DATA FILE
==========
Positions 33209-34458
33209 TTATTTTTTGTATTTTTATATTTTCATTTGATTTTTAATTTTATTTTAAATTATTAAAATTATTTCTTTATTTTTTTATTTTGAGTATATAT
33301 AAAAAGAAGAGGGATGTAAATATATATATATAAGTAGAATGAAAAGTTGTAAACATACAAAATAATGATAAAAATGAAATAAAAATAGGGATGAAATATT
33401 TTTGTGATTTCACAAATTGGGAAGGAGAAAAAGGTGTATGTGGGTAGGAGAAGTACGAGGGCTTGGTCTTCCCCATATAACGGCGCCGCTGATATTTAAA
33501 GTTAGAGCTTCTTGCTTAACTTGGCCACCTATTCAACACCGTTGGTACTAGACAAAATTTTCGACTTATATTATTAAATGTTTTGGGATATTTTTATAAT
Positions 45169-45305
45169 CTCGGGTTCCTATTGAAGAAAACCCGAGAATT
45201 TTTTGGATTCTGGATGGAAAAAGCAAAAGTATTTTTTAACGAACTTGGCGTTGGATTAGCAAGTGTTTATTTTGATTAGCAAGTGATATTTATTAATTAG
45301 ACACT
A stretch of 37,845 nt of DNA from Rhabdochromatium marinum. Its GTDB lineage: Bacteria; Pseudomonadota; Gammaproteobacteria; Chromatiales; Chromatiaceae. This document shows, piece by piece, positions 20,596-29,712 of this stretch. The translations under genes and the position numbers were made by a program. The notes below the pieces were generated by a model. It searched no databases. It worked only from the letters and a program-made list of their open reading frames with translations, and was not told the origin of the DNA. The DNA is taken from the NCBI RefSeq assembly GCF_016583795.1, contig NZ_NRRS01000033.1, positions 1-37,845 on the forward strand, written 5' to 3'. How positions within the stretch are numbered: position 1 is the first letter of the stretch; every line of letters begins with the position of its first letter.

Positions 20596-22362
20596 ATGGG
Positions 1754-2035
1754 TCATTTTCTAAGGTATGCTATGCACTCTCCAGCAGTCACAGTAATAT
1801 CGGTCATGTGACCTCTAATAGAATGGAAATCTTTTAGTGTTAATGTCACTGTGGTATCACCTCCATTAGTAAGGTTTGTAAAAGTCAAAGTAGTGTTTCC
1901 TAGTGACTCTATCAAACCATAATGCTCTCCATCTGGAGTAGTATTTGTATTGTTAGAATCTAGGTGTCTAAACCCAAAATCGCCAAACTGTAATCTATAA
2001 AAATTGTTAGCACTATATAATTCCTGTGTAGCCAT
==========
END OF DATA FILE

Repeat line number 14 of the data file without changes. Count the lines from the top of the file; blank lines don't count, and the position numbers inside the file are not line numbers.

1754 TCATTTTCTAAGGTATGCTATGCACTCTCCAGCAGTCACAGTAATAT